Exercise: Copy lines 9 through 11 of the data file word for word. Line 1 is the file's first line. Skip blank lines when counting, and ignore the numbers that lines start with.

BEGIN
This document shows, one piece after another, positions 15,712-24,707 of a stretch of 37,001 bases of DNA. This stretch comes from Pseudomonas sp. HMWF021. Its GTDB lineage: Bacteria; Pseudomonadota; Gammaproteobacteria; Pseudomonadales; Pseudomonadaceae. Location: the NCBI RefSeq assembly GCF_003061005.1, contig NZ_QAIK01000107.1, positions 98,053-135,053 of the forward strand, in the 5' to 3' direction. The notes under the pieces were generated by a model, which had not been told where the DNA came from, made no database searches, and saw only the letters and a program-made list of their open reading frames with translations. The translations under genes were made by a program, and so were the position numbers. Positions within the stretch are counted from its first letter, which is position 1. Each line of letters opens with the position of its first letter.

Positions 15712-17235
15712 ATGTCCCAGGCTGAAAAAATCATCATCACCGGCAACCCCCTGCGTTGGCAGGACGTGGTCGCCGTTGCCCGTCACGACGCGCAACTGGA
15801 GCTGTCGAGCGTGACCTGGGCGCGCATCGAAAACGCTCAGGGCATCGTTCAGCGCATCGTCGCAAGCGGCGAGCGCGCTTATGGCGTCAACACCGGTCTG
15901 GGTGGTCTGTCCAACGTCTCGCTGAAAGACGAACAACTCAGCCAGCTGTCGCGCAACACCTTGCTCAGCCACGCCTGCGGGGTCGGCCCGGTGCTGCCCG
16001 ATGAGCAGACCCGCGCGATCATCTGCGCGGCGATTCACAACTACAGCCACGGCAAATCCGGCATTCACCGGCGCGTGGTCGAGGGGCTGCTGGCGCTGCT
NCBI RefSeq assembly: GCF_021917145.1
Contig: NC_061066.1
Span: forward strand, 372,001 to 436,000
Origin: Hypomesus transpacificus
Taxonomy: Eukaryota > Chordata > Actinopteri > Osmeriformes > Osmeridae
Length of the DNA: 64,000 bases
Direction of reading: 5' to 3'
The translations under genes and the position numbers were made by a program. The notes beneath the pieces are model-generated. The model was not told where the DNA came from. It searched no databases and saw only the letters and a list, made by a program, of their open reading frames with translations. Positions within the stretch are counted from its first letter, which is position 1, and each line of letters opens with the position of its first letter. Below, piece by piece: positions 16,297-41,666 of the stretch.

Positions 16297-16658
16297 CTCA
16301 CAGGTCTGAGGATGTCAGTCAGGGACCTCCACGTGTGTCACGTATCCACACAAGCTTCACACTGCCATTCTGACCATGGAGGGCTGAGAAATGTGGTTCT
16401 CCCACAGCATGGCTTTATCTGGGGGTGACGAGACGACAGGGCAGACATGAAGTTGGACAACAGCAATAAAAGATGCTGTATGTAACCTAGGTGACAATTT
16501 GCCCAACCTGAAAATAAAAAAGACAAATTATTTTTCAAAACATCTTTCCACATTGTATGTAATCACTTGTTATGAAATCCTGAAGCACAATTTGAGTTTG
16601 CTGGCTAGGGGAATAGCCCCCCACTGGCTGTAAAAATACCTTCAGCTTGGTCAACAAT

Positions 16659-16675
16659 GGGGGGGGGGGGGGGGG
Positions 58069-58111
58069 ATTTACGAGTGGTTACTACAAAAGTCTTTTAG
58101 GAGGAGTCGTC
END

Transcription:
Span: forward strand, 372,001 to 436,000
Origin: Hypomesus transpacificus
Taxonomy: Eukaryota > Chordata > Actinopteri > Osmeriformes > Osmeridae